You must vary the pace, otherwise three things will happen:
- Your story will be monotonous and less enjoyable.
- Your story will be monotonous and you will look unskilled.
- The moments of climax and greatest tension and power will be less powerful.
- Know what you aim to achieve with the overall pace of this book.
- Decide at which points in the story you want to speed up and where you want to slow down.
- Know how to achieve those effects.
And these moments are when, exactly? Usually, either just before or just after moments of great tension or drama. Here are some options:
- You have been building up to something, dropping clues, winding up the tension…and you take a breath, offering a slightly slower scene, trusting that your readers will stay with you, tormenting them slightly. This must be carefully handled because if your readers aren’t 100% with you, they may lose interest.There's only so much torment they'll take: judging this is part of the dark arts of being a real writer.
- You are building up to something (as above) and then pile in a fast, dramatic scene which the reader thinks IS the culmination but actually there’s MORE to come. So, a sprint towards but not quite at the end of an already fast race.
- After 2. you will certainly need to slow down.
- After several scenes of drama and Big Moments, you could / probably should slow down with a more gentle scene, before moving forward again into the tension.
Think of one chapter as one breath, in and out. Now, you can either breathe in first and then out, or the other way round, yes? First, try the in-breath first, finishing on a big exhale. It feels complete, doesn’t it? Well, that’s like a chapter that finishes at the end of the dramatic moment, with the tension released. The reader could stop reading for the moment and pick it up again later.
Now try breathing out first, followed by a big in-breath. Not complete, is it? You can’t stop there; moment of tension; what’s going to happen next? That’s like a chapter that finishes just before the crucial event, a cliff-hanger, the reader on tenterhooks. No way is the reader going to put the book down now.
Controlling your chapter breaks in this way is your most effective single tool for controlling pace. This was a revelation to me when I first discovered it. By varying the point in the action where you end your chapters, you control whether your reader will be likely to choose that moment to put the book down for a rest, or whether he will be compelled to read on. Of course, you are supposed to allow your reader to rest at some point, otherwise you risk exhausting him at the wrong moment, but you want him to rest at the time of your choosing. This is about control, which is probably why I love being a writer: I'm a control-freak.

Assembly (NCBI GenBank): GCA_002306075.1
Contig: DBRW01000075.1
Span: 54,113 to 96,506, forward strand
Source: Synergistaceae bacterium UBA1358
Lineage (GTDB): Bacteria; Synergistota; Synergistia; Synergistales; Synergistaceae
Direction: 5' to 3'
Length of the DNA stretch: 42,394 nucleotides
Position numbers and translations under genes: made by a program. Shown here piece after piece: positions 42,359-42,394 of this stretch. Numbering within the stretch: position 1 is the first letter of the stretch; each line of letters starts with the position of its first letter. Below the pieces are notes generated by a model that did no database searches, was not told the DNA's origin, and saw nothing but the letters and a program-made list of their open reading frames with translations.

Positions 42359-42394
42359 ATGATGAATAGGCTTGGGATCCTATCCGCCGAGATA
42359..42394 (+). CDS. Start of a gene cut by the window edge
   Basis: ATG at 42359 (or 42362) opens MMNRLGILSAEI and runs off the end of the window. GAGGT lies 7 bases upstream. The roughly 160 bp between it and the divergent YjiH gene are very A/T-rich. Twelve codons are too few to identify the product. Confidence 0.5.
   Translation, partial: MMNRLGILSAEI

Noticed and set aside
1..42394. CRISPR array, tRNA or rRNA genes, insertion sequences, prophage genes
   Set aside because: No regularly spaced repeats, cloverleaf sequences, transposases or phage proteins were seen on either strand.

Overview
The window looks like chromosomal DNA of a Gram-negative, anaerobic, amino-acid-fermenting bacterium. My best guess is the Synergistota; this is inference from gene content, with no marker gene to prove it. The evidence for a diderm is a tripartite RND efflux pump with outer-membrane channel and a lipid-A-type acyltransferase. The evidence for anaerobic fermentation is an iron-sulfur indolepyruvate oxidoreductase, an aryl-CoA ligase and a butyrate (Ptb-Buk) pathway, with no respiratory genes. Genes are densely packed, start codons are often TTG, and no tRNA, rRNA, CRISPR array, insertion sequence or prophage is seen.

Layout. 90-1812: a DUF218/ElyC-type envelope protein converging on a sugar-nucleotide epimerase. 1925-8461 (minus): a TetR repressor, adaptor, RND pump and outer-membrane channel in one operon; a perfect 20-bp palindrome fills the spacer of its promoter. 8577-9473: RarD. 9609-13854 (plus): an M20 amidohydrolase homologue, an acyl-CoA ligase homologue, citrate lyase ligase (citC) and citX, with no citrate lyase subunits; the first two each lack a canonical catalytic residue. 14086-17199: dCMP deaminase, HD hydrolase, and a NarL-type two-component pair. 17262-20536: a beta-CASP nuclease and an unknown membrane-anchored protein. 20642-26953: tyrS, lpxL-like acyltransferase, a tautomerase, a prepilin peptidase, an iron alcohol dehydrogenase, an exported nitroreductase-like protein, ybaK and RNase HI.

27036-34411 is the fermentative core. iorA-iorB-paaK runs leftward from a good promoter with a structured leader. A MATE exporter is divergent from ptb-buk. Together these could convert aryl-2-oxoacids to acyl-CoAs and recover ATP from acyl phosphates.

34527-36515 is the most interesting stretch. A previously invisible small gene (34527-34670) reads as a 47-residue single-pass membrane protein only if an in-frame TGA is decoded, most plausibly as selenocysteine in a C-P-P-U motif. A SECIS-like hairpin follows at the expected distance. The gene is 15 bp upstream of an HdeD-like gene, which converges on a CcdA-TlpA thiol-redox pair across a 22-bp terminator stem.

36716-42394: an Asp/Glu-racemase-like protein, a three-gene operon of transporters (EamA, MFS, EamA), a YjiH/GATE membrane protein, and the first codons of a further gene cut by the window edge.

3. Sentence lengths
Again, short sentences create a faster pace and are very useful to create suspense. If you use them all the time, their ability to create suspense lessens. So, keep them for when you actually want them. (Short sentences have other uses as well, and suit certain voices, so it’s not only about pace.)
• It allows the reader to reflect, to process better what has happened or is about to happen.
• It gives you an opportunity to show your characters in a different, more enriching light.
• By providing contrast, it actually heightens the drama.
• It allows your book to become multi-dimensional.
Fleshmarket. One of the (many) negative comments my irritatingly perceptive editor made about the not-very-good first draft was that it was relentlessly grim. Bearing in mind that this is a book about death, surgery without anaesthetic, blood poisoning, filth, poverty and dead bodies, I took this as a compliment but I also had to deal with it. So, one of the things I did was to take the two most down-trodden and abused characters up Arthur’s Seat one hot summer evening, where they made a fire and cooked steaks, breathing the fresh air and looking down on the distant grimness of Edinburgh. This offered the reader a break from the awfulness of what happened – and made the forthcoming horror even more horrible…. (Pause to rub hands in glee.)
So, that's pace for you. It's all more or less going into Write to be Published, but you read it here first, you lucky things. Besides, you have to wait a whole year for that to come out.